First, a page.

So there’s a reason for the grotesque fact that even as the US and South Carolina flags were lowered to half-mast in recognition of the murderous terrorist attack on Emanuel AME Church, the Confederate Battle Flag in front of the Statehouse continued to fly at its full height (per Schuyler Kropf of the Charleston Post and Courier):

Officials said the reason why the flag has not been touched is that its status is outlined, by law, as being under the protected purview of the full S.C. Legislature, which controls if and when it comes down.

State law reads, in part, the state “shall ensure that the flags authorized above shall be placed at all times as directed in this section and shall replace the flags at appropriate intervals as may be necessary due to wear.”

The protection was added by supporters of the flag to keep it on display as an officially recognized memorial to South Carolinians who fought in the Civil War.

So it would take a full act of the legislature to bring the Confederate flag down.

I tell you what: If I were in charge of the Statehouse grounds, I’d be real tempted to bring down that flag to half-mast and defy anyone to do anything about it. But then if it were really up to me this emblem of treason and racism would be pulled all the way down, permanently, and consigned to a museum. We’ve just witnessed another deadly data point for burying the Lost Cause beneath a mountain of opprobrium so high and so heavy that it will be no more acceptable an emblem for gun-toting “loners” and “drifters” than a swastika.

Ta-Nehisi Coates is demanding that step as a small token of historical honesty in the service of long-delayed justice for African-Americans. I’m demanding it even more basically as a gesture of southern self-respect. No, we cannot ensure that people like Dylann Roof won’t find inspiration in the Confederacy for the evil in his heart. But we can deny him respectable company. That’s particularly important in South Carolina, where the disastrous moral and material failure of the Confederacy began.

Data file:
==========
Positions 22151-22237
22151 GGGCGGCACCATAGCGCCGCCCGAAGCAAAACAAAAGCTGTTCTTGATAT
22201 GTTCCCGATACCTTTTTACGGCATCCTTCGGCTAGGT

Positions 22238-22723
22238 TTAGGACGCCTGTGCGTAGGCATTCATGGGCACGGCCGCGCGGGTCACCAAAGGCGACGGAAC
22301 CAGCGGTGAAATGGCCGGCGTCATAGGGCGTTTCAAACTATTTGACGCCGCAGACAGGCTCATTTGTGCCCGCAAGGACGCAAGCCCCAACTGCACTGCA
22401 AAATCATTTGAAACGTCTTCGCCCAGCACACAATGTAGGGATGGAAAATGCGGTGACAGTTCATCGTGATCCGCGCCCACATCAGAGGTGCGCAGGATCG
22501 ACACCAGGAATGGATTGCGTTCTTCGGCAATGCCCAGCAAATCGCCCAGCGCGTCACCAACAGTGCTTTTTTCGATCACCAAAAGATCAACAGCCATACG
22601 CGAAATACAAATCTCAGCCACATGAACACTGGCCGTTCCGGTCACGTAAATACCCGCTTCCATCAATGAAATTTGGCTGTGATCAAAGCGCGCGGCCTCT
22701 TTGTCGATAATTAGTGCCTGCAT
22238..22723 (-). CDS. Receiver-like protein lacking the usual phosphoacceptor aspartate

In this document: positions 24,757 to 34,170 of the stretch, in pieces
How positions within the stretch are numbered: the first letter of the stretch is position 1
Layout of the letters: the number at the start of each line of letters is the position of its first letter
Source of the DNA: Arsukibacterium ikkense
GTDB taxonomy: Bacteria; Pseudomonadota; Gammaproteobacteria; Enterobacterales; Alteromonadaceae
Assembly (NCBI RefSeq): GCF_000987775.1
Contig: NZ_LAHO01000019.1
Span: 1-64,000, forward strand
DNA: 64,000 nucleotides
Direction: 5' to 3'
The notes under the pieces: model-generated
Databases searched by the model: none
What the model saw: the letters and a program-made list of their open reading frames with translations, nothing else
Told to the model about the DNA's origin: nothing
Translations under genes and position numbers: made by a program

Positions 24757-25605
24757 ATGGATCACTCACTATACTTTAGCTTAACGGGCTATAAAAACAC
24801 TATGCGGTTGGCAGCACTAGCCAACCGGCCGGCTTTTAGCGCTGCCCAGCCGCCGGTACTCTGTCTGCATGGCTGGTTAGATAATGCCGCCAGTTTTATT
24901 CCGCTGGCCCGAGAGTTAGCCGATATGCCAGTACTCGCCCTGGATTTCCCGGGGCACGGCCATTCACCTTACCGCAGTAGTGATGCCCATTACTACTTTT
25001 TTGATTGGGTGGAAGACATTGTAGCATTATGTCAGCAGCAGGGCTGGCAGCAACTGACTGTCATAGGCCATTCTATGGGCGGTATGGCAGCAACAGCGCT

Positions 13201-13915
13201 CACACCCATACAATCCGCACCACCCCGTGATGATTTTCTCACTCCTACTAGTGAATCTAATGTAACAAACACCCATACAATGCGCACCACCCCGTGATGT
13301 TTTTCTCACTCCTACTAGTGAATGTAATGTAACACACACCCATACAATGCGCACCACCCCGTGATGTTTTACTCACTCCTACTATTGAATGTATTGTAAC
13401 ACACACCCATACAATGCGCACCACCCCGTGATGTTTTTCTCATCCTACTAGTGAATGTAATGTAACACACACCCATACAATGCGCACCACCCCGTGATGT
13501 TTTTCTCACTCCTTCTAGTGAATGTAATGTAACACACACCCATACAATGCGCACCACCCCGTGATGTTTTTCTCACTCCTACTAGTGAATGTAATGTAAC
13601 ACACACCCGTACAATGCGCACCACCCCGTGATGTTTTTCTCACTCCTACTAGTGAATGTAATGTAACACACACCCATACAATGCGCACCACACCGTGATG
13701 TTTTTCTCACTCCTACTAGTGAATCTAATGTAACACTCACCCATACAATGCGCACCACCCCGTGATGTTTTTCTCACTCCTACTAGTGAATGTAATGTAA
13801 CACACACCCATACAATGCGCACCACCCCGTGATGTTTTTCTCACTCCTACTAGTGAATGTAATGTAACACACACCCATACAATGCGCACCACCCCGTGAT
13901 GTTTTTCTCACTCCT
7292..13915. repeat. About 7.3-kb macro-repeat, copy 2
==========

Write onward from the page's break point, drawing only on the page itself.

UPDATE: WaPo’s Justin Moyer adds two details to the flag story: (1) the law protecting the Confederate Battle Flag stipulates that it can only be repealed by a two-thirds vote (!); and (2) the flag on the Statehouse grounds is not raised and lowered daily on pulleys, but is permanently affixed to the flag pole.

This doesn’t move me much. Just as the flag was attached to the pole at some point, it can be unattached, and if the whole rig doesn’t allow for half-mast displays, the people of South Carolina can do without a Confederate Battle Flag for a few days or weeks.

As for the law: again, who’s going to enforce it if Nikki Haley orders the flag down? There’s also something inherently screwy about legal protections for a symbol of rebellion and lawlessness.

Ed Kilgore

Ed Kilgore is a political columnist for New York and managing editor at the Democratic Strategist website. He was a contributing writer at the Washington Monthly from January 2012 until November 2015, and was the principal contributor to the Political Animal blog.